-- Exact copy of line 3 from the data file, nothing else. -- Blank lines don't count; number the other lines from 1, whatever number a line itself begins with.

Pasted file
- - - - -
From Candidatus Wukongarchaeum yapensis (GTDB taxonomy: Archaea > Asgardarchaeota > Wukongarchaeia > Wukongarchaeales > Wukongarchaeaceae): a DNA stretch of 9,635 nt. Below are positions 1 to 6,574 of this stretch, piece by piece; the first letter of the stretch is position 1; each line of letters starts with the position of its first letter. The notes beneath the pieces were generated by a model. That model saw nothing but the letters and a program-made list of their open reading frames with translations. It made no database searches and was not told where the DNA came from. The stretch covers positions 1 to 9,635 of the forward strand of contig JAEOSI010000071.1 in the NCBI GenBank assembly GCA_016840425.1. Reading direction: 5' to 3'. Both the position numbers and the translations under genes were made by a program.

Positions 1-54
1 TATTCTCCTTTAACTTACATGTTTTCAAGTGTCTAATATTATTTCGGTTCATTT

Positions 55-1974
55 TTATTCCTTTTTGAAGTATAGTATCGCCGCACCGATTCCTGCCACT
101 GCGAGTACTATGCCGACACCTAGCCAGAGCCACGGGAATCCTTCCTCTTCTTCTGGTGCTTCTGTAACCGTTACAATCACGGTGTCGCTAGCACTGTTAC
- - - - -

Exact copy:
1 TATTCTCCTTTAACTTACATGTTTTCAAGTGTCTAATATTATTTCGGTTCATTT